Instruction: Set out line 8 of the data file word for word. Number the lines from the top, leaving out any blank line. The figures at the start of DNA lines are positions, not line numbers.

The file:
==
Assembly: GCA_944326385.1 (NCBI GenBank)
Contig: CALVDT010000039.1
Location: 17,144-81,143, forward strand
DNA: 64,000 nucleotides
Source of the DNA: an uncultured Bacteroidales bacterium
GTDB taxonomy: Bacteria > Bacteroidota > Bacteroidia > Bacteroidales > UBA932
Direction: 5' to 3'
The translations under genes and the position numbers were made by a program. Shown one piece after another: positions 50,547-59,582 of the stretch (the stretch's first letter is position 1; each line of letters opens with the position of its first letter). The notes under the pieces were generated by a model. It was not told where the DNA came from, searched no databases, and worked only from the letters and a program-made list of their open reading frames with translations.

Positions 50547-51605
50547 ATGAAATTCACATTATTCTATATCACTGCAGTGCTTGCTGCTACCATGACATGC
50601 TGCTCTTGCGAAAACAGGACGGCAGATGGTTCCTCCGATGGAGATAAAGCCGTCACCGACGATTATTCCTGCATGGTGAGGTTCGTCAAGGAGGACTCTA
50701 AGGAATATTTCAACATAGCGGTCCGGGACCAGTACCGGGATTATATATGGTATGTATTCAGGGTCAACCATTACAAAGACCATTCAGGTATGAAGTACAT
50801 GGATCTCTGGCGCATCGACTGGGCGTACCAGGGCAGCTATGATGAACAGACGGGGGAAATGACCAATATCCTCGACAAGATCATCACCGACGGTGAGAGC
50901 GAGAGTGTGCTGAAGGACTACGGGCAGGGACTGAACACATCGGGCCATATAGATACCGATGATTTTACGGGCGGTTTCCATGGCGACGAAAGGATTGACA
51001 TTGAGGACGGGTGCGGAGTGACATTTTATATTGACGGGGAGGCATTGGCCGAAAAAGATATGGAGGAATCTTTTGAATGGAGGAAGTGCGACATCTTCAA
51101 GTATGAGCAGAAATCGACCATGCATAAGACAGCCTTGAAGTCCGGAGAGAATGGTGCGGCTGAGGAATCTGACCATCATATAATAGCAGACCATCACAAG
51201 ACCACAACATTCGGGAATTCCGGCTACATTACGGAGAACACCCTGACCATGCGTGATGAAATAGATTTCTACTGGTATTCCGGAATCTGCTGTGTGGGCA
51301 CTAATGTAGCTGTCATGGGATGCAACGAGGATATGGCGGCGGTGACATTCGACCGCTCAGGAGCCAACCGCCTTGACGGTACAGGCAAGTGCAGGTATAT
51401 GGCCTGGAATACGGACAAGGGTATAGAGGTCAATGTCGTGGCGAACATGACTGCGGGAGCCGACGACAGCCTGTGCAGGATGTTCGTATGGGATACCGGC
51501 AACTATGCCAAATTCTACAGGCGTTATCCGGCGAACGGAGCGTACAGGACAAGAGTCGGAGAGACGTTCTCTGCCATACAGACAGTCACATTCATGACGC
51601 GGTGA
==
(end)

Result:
The translations under genes and the position numbers were made by a program. Shown one piece after another: positions 50,547-59,582 of the stretch (the stretch's first letter is position 1; each line of letters opens with the position of its first letter). The notes under the pieces were generated by a model. It was not told where the DNA came from, searched no databases, and worked only from the letters and a program-made list of their open reading frames with translations.